# B Can any physical quantity be vectorless?

1. Jul 20, 2017

Go easy on me please as I am just delving into the world of physics and the likes :D

I may have this completely misunderstood, so bear with me and correct me where I'm wrong please.

There are 2 types of currents, DC and AC. Correct?

AC stands for Alternating Current and DC stands for Direct Current.

In a Direct Current (DC) battery for instance, the electricity flows from a + (positive) to a - (negative) source, or in other words it flows in one direction from one place to another. With an Alternating Current (AC), the electricity flows back and forth reversing its direction periodically.

A vector is something that has magnitude and direction. Magnitude is another word for 'size' and direction is the motion of an object in relation to where it is traveling. So a DC current has a vector from + to -, but what about an AC current, if it is alternating back and forth? Does it have a vector? Not only that, but in relation to the Heisenberg Uncertainty Principle, it is impossible to know the exact location of anything at any given point in time, so does anything physical in the universe have a vector?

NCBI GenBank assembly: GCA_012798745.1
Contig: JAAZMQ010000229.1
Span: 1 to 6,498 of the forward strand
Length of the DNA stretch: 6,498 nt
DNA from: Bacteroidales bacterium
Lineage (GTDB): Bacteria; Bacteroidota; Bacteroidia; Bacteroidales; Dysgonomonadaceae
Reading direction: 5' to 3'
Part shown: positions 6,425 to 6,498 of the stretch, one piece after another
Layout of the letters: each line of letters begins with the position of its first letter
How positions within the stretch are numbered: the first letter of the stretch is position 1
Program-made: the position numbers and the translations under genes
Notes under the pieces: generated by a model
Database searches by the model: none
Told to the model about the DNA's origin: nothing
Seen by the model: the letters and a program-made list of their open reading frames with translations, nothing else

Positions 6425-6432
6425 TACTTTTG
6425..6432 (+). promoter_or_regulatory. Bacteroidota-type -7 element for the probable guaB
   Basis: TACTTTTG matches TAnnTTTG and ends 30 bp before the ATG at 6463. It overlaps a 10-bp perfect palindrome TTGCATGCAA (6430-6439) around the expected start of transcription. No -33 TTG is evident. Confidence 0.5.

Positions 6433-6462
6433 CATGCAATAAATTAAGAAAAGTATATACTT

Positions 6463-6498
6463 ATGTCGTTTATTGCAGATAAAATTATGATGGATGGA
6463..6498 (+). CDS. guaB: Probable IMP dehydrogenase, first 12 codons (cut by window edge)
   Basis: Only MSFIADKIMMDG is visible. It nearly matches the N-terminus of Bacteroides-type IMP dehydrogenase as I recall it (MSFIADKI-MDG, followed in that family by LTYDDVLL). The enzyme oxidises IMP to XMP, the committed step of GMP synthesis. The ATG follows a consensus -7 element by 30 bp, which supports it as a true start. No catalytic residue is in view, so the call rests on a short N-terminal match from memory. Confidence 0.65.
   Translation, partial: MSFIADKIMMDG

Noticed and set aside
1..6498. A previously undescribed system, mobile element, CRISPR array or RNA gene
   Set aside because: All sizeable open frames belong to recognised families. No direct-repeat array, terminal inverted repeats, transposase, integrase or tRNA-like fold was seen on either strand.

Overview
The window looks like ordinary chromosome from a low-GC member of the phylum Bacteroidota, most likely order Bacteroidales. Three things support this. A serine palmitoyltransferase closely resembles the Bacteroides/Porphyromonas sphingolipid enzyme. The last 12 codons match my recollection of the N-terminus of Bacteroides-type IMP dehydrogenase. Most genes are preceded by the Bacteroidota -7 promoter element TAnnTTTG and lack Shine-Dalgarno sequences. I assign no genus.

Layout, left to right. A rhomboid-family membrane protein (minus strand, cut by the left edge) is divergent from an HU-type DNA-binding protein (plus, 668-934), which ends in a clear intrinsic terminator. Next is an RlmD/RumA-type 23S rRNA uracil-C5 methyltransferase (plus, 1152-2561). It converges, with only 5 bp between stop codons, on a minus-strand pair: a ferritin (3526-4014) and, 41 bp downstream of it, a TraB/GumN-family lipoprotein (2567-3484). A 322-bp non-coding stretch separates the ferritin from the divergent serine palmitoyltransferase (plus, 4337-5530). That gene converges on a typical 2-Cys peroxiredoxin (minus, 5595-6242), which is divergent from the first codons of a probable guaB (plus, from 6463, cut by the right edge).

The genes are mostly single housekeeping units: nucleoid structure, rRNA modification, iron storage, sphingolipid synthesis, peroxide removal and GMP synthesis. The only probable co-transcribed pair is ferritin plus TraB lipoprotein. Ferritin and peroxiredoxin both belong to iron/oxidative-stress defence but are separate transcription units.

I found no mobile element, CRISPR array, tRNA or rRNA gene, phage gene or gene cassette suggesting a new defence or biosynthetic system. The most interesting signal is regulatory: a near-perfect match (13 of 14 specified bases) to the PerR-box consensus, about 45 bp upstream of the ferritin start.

Basically what I'm trying to say is if something is alternating back and forth, does it have a vector or magnitude of direction? If so, is it only temporary until it reverses its course and changes direction? Say for example my vector (or direction of travel) is south at 2 MPH - then I travel north at 2 MPH, and repeat this infinitesimally, does my 'Alternating Current' (or better put Alternating Direction) have a vector? If so, does it only occur temporarily? If not, than I am vectorless, or I possess no magnitude of direction in spacetime permanently, right? How can this be possible? Seems rather self-contradictory to me.

In order for something to exist, it has to have a location in space as-well as time. Right? Otherwise it has no vector or location and magnitude of direction. Hope what I'm saying makes sense and I spark some interesting conversations! :)